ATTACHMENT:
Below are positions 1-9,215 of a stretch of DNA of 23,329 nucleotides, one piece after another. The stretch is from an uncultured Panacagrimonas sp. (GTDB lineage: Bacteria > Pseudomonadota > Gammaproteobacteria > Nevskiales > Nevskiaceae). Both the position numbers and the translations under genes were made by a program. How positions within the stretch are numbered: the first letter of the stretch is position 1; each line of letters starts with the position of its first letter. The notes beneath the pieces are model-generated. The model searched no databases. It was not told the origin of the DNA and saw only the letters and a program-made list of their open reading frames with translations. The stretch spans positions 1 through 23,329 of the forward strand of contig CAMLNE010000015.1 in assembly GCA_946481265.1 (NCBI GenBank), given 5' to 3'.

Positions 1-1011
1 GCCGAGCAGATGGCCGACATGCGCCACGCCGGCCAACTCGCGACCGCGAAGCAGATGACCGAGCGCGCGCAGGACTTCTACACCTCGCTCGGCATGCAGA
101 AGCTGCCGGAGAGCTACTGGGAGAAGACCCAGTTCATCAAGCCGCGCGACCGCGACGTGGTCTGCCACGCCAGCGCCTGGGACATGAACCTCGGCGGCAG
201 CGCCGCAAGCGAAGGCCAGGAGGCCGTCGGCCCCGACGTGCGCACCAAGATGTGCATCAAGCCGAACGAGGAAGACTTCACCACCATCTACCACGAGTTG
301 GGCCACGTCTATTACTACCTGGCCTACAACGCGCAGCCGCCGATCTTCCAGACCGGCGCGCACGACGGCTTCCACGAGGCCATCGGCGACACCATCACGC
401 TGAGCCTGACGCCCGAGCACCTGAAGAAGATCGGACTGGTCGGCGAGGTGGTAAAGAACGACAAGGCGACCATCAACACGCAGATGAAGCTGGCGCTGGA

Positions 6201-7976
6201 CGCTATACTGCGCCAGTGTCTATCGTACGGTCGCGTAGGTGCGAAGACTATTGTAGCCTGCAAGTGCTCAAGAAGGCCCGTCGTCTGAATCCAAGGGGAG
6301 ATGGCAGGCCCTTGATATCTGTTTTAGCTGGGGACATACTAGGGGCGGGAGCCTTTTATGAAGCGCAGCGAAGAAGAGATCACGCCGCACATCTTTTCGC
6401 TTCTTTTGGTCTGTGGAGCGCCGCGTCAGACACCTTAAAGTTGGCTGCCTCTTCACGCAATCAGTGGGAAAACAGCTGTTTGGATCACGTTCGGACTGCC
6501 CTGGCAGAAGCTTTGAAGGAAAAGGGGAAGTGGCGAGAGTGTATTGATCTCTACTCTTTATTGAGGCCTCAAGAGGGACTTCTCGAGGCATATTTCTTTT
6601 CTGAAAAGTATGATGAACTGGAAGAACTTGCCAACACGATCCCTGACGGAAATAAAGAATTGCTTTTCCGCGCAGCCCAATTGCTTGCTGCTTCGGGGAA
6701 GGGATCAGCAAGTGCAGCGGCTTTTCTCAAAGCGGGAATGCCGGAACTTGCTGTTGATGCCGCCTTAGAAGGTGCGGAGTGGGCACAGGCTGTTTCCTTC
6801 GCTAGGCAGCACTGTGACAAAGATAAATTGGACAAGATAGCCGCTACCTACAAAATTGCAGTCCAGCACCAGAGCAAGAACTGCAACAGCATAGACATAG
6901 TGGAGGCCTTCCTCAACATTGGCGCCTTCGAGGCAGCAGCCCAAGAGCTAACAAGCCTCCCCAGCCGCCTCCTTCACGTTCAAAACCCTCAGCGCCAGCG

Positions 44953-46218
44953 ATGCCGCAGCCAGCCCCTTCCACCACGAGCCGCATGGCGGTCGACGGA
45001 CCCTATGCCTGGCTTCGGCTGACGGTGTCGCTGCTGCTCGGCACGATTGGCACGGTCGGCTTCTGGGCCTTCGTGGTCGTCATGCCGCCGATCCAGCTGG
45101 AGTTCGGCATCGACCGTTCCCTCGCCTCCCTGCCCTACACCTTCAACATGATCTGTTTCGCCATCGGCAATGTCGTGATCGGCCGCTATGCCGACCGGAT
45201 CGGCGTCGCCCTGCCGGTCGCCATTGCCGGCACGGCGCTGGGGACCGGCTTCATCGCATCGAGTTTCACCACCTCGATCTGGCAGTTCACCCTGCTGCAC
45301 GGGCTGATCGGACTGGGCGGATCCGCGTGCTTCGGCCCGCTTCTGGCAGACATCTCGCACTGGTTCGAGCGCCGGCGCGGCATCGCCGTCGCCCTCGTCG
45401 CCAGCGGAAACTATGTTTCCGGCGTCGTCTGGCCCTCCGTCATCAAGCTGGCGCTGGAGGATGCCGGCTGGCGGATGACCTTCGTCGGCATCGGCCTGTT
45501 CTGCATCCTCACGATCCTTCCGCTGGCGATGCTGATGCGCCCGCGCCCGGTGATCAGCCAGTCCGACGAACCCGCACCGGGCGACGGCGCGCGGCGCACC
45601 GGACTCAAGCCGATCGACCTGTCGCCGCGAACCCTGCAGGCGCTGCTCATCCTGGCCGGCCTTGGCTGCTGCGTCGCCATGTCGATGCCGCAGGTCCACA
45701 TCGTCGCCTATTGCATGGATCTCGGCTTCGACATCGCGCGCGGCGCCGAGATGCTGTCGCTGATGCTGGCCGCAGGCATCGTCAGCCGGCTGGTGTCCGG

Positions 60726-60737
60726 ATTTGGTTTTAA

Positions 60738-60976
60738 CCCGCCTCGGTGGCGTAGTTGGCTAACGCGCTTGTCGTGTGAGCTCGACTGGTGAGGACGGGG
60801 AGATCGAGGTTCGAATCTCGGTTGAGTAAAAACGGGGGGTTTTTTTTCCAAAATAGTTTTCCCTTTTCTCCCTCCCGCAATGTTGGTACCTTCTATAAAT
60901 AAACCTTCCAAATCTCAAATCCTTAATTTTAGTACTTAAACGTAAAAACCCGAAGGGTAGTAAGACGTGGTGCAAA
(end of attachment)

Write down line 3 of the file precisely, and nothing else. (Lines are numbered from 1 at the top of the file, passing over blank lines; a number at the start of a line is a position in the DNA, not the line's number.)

1 GCCGAGCAGATGGCCGACATGCGCCACGCCGGCCAACTCGCGACCGCGAAGCAGATGACCGAGCGCGCGCAGGACTTCTACACCTCGCTCGGCATGCAGA